ange 15 promised current and former service members the country over zombies, irreverent violence and that special flavor of What the fuck? that only a deranged band of veterans could deliver. Ross Patterson agreed not only to direct a film whose script prompted other directors’ agents into fits of uncontrollable vomiting – he would also act in it (Gene Vandenham). But despite early praise from a steadfast few within the veteran community, this by-veteran for-veteran phenomenon is at best uneven, and at its worse completely unhinged. Nick Palmisciano and Mat Best – with the less-than-gentle touch of Patterson – go to great lengths to get laughs, turning almost every line of dialogue into a punchline. The endless shelling does manage to find its target a few times, but mostly just leaves you stumbling through the film looking for shelter and purpose. And while a certain amount of credit is owed the creators and cast for their sheer audacity and determination, Range 15 will ultimately collect dust in that box of shit you still keep but couldn’t care less about from your time in service.
The making of this film was a thing of twisted and desperate beauty. Range 15 was the 4th highest grossing campaign in IndieGoGo history, with over $1 million raised. Palmisciano & Best also put their money where their mouths were, launching the project with six figures’ worth of their own wheat. Heavy hitters within the veteran community like Marcus Luttrell, Dakota Meyer, Leroy Petry and Tim Kennedy signed on for cameos. And somehow, Palmisciano & Company were able to corral notable Hollywood talent for the movie in William Shatner, Danny Trejo and Sean Astin. It was shot in 14 days, and probably edited in 14 hours. The fact that this movie made it from idea to theater is astounding, especially considering what the script must have read like (oh, to be a fly on a wall).
The film sets itself up in a county-jail interrogation room, with Mat Best recollecting the previous evening’s festivities (that landed him in the drunk tank) to his public defender (William Shatner). Somewhere between a barroom flashback montage that overstayed its welcome and a 2 minute jail cell scene dripping in homosexual innuendo, the world suffered a zombie apocalypse. A man-turning-zombie tells Best and Palmisciano that they need to get to Range 15 (Ranger Up + Article 15 – I see what you did there), which, naturally, is where the scientists are located. En route, the team learns that the first batch of their Leadslinger’s Whiskey is, in fact, the antidote (due to the accidental admission of viper semen).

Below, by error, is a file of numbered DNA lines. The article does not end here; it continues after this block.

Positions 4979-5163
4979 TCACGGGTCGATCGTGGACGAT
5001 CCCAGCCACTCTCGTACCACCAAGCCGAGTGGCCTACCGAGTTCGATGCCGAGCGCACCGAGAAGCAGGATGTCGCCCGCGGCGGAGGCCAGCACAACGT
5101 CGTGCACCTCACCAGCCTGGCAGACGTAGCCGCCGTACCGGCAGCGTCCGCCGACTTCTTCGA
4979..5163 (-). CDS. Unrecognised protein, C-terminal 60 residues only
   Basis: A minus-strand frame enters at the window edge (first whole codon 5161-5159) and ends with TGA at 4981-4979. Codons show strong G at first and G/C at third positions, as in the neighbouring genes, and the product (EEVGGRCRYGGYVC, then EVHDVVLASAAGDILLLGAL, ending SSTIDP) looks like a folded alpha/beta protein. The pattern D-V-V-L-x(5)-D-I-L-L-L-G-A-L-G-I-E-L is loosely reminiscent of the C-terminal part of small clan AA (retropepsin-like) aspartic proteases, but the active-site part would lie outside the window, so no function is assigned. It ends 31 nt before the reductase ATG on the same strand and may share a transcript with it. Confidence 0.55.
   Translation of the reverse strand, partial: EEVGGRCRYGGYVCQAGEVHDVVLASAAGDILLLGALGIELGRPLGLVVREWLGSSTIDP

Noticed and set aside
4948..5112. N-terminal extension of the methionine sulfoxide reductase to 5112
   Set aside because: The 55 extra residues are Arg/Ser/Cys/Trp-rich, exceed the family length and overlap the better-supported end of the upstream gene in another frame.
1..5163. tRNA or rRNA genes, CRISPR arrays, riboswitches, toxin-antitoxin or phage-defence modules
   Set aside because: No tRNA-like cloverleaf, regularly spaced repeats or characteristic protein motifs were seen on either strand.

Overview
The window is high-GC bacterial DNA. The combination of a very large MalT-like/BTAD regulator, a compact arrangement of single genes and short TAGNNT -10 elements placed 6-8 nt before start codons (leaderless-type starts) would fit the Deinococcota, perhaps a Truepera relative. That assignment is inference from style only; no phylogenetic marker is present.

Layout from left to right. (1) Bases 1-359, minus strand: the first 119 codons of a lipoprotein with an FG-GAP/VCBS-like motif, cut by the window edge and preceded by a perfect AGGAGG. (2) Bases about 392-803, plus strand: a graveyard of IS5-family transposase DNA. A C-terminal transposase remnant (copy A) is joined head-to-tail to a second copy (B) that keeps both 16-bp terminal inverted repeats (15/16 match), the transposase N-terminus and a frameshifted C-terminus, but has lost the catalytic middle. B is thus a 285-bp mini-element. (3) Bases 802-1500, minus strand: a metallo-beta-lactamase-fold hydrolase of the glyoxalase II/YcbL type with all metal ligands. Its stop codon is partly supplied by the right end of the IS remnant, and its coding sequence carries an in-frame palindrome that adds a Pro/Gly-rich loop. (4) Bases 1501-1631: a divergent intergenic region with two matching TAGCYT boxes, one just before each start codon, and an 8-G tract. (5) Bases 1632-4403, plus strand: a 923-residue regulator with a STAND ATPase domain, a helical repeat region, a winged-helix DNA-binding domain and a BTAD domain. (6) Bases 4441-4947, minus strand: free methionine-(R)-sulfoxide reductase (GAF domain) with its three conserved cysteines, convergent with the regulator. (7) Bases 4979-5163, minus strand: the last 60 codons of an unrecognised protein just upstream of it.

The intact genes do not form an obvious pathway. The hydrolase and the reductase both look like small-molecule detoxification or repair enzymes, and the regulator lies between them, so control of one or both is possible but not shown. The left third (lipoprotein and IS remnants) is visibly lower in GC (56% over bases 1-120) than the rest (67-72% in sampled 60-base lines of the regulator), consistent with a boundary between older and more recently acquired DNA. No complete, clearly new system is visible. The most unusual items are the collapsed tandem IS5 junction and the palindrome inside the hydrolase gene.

The rest of the plot is a disjointed mess, the audience being carelessly whisked from one bad joke setup to another, with occasional zombie interruptions. Actually, the zombies are the high point. The dialogue is so cringe-worthy that the viewer must take refuge in the relative bliss that are the scenes with guns and blood and no talking. Most of the cameos were forced, and those that showed potential lasted mere seconds. This could all have been forgiven had the writers and producers behind Range 15 not tried to pass off their shameless (and I mean, shameless) product placements as some kind of satire – it isn’t a joke when you’re actually engaging in the very activity you are attempting to make fun of.
My final takeaway from the movie is this: Palmisciano and Best, while deserving of recognition for the audacious by-vet, for-vet project, have set the bar inches from the ground. For those veterans out there looking to show off how shocking they are, this might be your flick. For the rest of us, take the $20 and buy some smack – you’ll hate yourself less for the heroin habit.
Dan Willis was an infantryman in the Marine Corps from 2010-2015 after a tumultuous and short career on Wall Street, serving with Fox Company 2/9. He is currently working on his undergraduate degree in economics at Columbus State Community College, and expects to finish at The Ohio State University. Dan humbly serves as RTB Media's Creative Director and Co-founder. Follow Dan on Twitter.